The Katana shared OE wheel sizes with the GSX1100EZ that I bought as a donor bike, but awkwardly neither of them are 18”! The 19” front and 17” rear have consequently already been offered up as a gift to the gods of moto-recycling (well, swapped with a bike breaker for some other bits)
So, searching for wheels I momentarily forgot about the budget and looked at the sexy stuff first: Pure race wheels
Dymags – The H-section ones are the ones that really “fit” the build, and they’re hens teeth in good used nick in the 18” that we need. The last pair I saw sold went for just over £500, which may not seem bad; BUT – buying any used magnesium wheel of unknown history needs to be undertaken with care, it’s essential to budget for crack testing before using. So the best ones to buy will have a very recent record of this being done already, which will doubtless be reflected in the price.
Can’t be bothered with all that fuss? – buy new. The Classic H-sections Dymags are also available new for around £2,000 from Dymag’s distributor in the UK, PDQ in Taplow. After looking, I didn’t buy any of these. Used = too risky, new = out of budget.
Astralites – Then I looked at Astralites, which are again mega-rare in the right sizes, and in the type suitable for tubeless tyres. Astralites come in 2 types, rolled and unrolled edges – tubeless only work on the rolled edge model.
Shortly after starting the search for wheels some perfect sized ex Classic Phase One Astralites (which had raced at Spa!) came and went for just over £500 without me securing them. I was momentarily sad.
Rejoining the search for second hand Astralites, lo and behold, I discovered that they are being made brand new again in the UK. Paul Allender, an ex employee of Dawson Harmsworth that made them back in the day has secured the rights to the name and is producing them for the burgeoning classic scene. He’s a top fella, and I had a chat with him about what I was after, and for £1,100 or so I could have been wearing a set of boxfresh ones on the Katana.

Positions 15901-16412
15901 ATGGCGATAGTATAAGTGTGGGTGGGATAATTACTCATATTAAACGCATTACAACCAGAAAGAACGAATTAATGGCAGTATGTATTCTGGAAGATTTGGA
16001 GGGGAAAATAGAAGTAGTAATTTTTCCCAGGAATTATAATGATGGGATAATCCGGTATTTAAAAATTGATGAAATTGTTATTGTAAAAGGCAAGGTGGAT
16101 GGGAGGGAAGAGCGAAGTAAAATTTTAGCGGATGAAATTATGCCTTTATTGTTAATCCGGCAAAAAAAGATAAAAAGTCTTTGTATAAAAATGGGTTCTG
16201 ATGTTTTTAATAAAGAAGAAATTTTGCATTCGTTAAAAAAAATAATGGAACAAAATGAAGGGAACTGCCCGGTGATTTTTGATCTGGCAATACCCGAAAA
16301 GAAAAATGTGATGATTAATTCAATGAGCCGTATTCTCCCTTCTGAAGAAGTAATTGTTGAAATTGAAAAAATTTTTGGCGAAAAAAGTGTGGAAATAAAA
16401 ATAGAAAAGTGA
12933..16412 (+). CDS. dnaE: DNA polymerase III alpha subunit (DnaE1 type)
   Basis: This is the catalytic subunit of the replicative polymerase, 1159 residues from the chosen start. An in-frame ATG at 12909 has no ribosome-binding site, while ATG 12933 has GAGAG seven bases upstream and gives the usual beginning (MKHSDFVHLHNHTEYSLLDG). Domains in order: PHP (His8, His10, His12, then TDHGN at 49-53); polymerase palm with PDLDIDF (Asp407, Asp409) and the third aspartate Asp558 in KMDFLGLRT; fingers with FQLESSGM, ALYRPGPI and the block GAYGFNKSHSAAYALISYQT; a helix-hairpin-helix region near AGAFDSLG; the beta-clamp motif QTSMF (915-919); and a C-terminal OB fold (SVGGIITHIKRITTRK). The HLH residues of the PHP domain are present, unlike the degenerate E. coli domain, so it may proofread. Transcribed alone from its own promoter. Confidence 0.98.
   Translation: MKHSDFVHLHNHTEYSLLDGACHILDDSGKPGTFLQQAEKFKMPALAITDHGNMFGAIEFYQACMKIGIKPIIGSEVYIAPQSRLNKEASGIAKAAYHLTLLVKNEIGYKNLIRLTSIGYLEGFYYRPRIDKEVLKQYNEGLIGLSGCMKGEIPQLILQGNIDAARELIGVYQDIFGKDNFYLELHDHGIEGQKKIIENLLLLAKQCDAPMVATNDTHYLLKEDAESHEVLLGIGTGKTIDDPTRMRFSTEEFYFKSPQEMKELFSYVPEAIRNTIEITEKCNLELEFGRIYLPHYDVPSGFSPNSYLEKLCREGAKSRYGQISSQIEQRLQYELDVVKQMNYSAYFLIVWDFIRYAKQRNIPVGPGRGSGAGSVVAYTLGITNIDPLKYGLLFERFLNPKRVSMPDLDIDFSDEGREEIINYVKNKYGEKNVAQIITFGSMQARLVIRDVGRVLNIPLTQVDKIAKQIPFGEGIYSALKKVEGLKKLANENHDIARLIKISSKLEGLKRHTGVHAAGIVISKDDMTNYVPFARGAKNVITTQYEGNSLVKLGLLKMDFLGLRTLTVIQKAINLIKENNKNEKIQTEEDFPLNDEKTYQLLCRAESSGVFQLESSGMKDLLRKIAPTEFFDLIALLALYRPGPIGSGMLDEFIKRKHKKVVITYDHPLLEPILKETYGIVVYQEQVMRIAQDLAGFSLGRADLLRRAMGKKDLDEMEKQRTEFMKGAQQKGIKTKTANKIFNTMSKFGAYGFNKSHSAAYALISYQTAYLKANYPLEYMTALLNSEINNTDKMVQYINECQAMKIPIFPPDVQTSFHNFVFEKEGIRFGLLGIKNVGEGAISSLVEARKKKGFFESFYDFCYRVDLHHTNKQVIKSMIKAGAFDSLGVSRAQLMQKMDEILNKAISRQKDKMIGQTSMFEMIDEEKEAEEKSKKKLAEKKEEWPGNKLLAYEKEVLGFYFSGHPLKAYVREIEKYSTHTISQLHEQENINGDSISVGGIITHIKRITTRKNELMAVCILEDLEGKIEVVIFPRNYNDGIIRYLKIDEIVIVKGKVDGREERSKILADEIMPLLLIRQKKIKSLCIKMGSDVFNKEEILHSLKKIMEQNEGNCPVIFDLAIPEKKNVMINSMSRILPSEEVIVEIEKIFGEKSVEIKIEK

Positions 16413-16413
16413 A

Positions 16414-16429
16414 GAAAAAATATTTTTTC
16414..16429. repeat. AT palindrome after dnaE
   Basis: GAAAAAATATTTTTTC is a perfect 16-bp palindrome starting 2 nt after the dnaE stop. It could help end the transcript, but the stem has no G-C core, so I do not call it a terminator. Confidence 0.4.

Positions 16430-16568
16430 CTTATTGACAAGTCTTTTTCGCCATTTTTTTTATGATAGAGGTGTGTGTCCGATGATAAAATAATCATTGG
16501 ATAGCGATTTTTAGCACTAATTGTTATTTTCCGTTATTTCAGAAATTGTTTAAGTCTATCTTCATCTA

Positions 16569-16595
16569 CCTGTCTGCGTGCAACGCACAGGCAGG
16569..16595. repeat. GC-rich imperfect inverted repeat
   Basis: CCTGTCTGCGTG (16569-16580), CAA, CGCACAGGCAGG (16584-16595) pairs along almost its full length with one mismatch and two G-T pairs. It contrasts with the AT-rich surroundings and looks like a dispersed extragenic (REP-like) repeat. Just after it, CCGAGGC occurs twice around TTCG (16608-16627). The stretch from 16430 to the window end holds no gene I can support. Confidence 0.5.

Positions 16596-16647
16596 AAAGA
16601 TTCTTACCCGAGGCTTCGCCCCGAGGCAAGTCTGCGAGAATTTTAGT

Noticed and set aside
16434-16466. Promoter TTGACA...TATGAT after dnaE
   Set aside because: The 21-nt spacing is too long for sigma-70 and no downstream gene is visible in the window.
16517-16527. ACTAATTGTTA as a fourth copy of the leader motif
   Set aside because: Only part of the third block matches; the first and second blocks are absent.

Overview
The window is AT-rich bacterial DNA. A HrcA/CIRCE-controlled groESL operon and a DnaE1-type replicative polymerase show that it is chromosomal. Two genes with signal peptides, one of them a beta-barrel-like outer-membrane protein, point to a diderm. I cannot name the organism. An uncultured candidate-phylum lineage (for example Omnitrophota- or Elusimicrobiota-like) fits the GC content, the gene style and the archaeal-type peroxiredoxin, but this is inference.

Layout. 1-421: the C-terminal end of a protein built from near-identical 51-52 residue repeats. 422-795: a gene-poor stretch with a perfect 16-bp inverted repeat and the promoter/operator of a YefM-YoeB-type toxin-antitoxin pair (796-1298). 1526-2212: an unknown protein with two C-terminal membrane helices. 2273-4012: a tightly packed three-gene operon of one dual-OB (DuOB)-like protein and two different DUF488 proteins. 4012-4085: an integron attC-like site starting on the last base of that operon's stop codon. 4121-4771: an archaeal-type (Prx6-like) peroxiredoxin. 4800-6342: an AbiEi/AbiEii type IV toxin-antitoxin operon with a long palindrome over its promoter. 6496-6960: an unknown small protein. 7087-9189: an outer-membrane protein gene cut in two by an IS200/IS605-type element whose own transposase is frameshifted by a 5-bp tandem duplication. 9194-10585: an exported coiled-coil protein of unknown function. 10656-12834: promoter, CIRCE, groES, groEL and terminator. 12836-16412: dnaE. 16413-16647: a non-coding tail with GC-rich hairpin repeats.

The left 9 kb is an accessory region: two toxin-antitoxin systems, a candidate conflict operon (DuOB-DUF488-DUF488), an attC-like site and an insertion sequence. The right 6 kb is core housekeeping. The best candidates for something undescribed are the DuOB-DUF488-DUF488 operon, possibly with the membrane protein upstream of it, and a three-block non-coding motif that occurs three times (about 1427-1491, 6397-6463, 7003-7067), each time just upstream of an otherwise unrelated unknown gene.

Boringly I’ve sat on my hands and not bought them. With the engine build lurking, wheels couldn’t sensibly be allowed to take that much of the budget at this point. Although I haven’t bought a set yet, something keeps making me look at these in the Gold option and going mmmm….(if you want to help us out with a set, or buy your own and help support a lovely little piece of racing history please feel free! http://www.rennstar.com )
So, looking for realistically affordable (and boring) OE wheels took me through a jungle of opportunities from FJ1100 to Triumph Speedmaster, VF750 Magna and Cagiva Canyon. Mostly they weren’t matched in the sizes we needed for both the front and the rear, so we’d have needed an odd pair. Most of those anyway just wouldn’t look right; an XJ900, FZR400 or ZX10 wheel on a Katana? – mmm, no thanks.
So, after all that hunting about, guess what we were left with to make a perfect pair? (and I really did try and be more expansive in my choice than this) Yup; Slabside GSX-R!
Not only would these fit the forks we’d bought, they are bang on the right size at both ends, even offering a choice of fronts in 2.5 or 2.75×18, with the rear from the 1100 (and later 750 Scottie says) being an 18×4.0.
There’s almost a sense of “Karma” in using standard Suzuki Parts on the build and I’m not unhappy with the choice at all; it just feels right. Especially right considering I got change from £100 for the pair I bought…!!!
In other positive news relating to this choice, I’m also hearing that the Slabby swinging arm should be an easy fit into the Kat frame (maybe even a straight bolt up), which means the rear wheel would be a bolt up job too. Easy. I like that. The one job there will be is to weld shock lugs on for the twin shocks, but that’s no biggy.
Gold Astralites….mmm (told you)
5. Brakes: original fixed disc or semi-floating with a maximum diameter of 300mm. Floating disk are prohibited. Calipers with 4 pistons or more are forbidden as well as master cylinder with a separated oil reservoir of recent construction. (Update – rule change for 2014 – 310mm discs now allowed)